Wednesday, January 10, 2018

Why are you staring at me?

By Allison Donald
I can’t remember the last time I gave a damn about someone staring at me in public because of my disability.  If someone is staring at me while I am grocery shopping, at the mall, or having lunch with my coworkers it has more to do with them than it does with me. 
Allison Donald

I have grown to accept and embrace my uniqueness and you should too.  People with disabilities do not deserved to be stared at while in public simply, because we have body parts that work differently. 

I do realize that not every person with a disability is as comfortable in their skin as I am, which makes it extremely difficult to deal with a stranger staring while you are going about your life.  Some people can’t help themselves. There is always going to be someone who is gawking at you with a confused look on their face wondering what happened to you. Sometimes people have asked me if I were an accident. 

If I had a dollar for every time someone asked me these questions I would be able to pay off my student loan.  I find these questions invade my space. They are rude and presumptuous.  Frankly, if you are not family or a close friend the reason why I am a person with a disability is none of your business.

The rudeness and stares from typical people gets on my nerves. It also makes me and other individuals with a disabilities feel like we are someone who is to be pitied. Or for that matter, people who see me as an inspiration, bothers me even more. 

Are you staring, because you don’t know how you would deal with being a person who is visually impaired or a wheelchair user? Are you staring, because you can’t believe that a person with a disability is living, working, and playing in the community just like other people and you are inspired by my very presence? 

I don’t feel I have to explain myself and other people with a disabilities shouldn’t either. Because you want to stare a hole through us we a too busy living our lives.

Instead of staring, take a minute to come up to me and introduce yourself and I will do the same. After all that is how conversations begin.

Tuesday, January 2, 2018

Facts about housing and people with disabilities

A New Report shows the difficulty of housing for people with disabilities

The Technical Assistance Collaborative (TAC) and the Consortium for Citizens with Disabilities Housing Task Force have released a new report, Priced Out: The Housing Crisis for People with Disabilities, documenting the housing affordability crisis experienced by the lowest-income people with disabilities across the United States. Supplemental Security Income (SSI) is a federal program that provides income to people with significant and long-term disabilities who have extremely low incomes and savings.

Activist with sign: We are HOPE

• In 2016, the average annual income of a single individual receiving SSI payments was $9,156 — equal to only 20% of the national median income for a one-person household and about 22% below the 2016 federal poverty level.

• The national average rent for a modest one-bedroom rental unit was $861, equal to 113% of the national average monthly income of a one-person SSI household. This finding confirms that, in 2016, it was virtually impossible for a single adult receiving SSI to obtain decent and safe housing in the community without rental assistance.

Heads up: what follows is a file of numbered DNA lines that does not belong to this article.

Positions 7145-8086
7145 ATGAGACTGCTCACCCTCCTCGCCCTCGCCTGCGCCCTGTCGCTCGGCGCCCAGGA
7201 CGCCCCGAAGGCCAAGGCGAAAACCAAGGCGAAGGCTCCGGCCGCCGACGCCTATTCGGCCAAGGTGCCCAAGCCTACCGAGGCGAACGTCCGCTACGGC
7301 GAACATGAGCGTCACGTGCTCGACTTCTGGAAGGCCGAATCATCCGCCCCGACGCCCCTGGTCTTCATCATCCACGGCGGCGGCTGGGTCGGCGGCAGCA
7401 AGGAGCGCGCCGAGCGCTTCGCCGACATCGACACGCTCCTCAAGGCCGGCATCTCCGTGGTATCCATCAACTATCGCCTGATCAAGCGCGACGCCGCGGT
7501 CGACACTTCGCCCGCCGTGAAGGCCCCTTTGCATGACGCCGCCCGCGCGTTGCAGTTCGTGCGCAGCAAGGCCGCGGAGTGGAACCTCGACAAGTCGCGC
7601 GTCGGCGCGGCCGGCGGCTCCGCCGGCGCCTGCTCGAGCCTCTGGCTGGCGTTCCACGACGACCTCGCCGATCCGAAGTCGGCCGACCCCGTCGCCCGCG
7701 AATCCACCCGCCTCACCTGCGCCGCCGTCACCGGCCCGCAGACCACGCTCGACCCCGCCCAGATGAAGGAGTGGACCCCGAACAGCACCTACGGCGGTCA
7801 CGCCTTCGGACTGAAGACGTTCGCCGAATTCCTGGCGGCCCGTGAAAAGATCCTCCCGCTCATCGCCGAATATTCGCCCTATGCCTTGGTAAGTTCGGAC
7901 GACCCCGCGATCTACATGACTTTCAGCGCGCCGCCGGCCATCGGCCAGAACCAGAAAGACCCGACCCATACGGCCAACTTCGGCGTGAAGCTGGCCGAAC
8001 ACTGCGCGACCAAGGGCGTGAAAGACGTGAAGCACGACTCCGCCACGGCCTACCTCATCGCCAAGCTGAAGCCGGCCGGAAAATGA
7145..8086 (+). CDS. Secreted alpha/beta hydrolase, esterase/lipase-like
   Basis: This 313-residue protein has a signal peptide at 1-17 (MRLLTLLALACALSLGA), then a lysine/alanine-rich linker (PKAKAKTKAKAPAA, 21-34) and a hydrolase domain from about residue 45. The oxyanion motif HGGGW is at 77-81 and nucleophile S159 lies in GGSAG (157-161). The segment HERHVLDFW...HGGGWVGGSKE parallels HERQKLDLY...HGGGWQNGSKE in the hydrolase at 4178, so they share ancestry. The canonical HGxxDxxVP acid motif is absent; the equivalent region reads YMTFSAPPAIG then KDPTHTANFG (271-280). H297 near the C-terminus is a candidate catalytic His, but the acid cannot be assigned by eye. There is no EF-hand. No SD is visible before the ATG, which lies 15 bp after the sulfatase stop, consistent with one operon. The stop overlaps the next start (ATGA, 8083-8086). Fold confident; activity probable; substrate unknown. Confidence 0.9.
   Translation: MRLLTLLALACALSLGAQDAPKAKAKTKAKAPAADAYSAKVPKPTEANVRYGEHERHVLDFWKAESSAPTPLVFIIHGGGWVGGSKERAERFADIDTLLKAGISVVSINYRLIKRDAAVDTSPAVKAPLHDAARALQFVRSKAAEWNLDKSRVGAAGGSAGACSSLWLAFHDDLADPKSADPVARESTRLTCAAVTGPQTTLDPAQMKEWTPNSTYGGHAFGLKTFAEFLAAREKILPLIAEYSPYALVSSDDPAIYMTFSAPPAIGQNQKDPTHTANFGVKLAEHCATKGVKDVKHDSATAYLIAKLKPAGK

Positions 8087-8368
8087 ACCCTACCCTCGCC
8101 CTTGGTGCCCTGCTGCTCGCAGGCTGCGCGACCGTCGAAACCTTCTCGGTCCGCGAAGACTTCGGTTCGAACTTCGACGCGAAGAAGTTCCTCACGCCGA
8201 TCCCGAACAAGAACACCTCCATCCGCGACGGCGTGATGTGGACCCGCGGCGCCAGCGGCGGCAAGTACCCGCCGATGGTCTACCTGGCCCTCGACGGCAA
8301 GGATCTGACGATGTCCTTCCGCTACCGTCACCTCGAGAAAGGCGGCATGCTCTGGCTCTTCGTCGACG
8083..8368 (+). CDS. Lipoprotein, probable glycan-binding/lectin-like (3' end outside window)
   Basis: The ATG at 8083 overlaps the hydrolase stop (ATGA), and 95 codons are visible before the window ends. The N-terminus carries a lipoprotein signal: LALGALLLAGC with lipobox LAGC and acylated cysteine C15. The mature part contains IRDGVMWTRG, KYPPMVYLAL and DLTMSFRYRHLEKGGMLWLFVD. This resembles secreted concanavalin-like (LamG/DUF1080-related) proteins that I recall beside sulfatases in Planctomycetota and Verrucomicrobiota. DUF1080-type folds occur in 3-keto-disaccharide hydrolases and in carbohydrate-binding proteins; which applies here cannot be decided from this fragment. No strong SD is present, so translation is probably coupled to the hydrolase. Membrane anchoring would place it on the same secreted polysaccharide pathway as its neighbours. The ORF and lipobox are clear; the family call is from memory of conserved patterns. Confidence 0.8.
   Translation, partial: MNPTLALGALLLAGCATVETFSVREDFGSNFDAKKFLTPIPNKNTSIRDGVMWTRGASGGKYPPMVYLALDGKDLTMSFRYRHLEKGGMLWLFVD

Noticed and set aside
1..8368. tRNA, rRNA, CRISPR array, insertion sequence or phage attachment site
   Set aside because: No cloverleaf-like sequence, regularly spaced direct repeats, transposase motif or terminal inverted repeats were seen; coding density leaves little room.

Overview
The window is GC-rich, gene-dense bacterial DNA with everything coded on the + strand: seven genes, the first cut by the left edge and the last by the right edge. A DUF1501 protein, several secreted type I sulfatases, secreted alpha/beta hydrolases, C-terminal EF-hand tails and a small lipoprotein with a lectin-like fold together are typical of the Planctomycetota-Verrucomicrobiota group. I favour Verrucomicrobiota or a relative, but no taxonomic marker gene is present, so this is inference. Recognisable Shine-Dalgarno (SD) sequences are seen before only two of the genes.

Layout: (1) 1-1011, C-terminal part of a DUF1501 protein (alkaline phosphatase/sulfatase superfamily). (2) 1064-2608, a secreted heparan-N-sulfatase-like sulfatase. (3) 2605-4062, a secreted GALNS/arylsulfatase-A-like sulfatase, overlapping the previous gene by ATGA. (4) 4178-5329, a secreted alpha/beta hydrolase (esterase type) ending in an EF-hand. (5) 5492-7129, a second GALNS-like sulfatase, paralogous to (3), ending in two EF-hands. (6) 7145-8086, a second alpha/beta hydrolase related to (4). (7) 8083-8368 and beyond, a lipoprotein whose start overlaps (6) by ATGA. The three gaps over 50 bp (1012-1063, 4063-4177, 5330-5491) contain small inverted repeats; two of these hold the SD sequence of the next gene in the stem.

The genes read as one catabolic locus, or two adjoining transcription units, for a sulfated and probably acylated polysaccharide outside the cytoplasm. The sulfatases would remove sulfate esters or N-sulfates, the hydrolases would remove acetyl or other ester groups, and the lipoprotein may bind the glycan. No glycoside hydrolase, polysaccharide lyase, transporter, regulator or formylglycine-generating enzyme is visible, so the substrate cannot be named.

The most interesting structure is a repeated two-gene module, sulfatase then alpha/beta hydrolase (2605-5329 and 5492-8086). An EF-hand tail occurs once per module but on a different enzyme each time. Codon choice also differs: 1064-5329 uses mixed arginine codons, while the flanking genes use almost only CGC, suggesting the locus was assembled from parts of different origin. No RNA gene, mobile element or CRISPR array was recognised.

• In Tennessee there are 125,127 SSI recipients who get a monthly payment of $733. That puts the average one-bedroom apartment rent at 87% of the individual's income. 

• The national average rent for a studio/efficiency unit in 2016 was $752, equal to 99% of monthly SSI. In 13 states and the District of Columbia, areas with the highest housing costs, the average studio/ efficiency rent exceeded 100% of SSI income.

• Often, statewide average one-bedroom rents were higher than monthly SSI payments, including: The District of Columbia (206%), Hawaii (188%), Maryland (167%), New Jersey (151%), New York (145%), Virginia (139%), California (138%), Massachusetts (133%), Delaware (125%), Washington (123%), Illinois (122%), Colorado (117%), New Hampshire (117%), Florida (116%), Connecticut (114%), Oregon (113%), Vermont (113%), Rhode Island (108%), Texas (103%), and Pennsylvania (103%).

• In four states — New Hampshire, New Jersey, Rhode Island, and Vermont — and the District of Columbia, one-bedroom rents exceeded 100% of SSI in every single housing market area. More than 163,000 people with disabilities receiving SSI lived in these areas in 2016.

• In 220 housing market areas across 40 states, one-bedroom rents exceeded 100% of monthly SSI. Rents for modest rental units in 26 of these areas exceeded 150% of SSI.

• As a result of this housing affordability crisis, millions of non-elderly people with disabilities reside in homeless shelters, public institutions, nursing homes, unsafe and overcrowded board and care homes, at home with aging parents, or in segregated group quarters.

• Learn more at

Here in the Memphis area the most important thing we can ask for housing programs to include preferences for people with disabilities. Espicially a preference for helping people coming out of institutions will be a huge savings of our support funding. We can also save by helping people with disabilities to get housing and stay out of expensive institutions. MCIL will continue to demand this and to work for coverage by Medicaid and other sources for services that support successful tenancy. When people with disabilities and older Americans can get the services they need in their own homes, the funding recycles in the community rather than funneled out-of-state.

Thursday, December 21, 2017

Attorney General Jeff Sessions Rescinds 25 Guidance Documents

Department of Justice

Office of Public Affairs

FOR IMMEDIATE RELEASE Thursday, December 21, 2017

Attorney General Jeff Sessions Rescinds 25 Guidance Documents

Today, Attorney General Jeff Sessions announced that, pursuant to Executive Order 13777 and his November memorandum prohibiting certain guidance documents, he is rescinding 25 such documents that were unnecessary, inconsistent with existing law, or otherwise improper.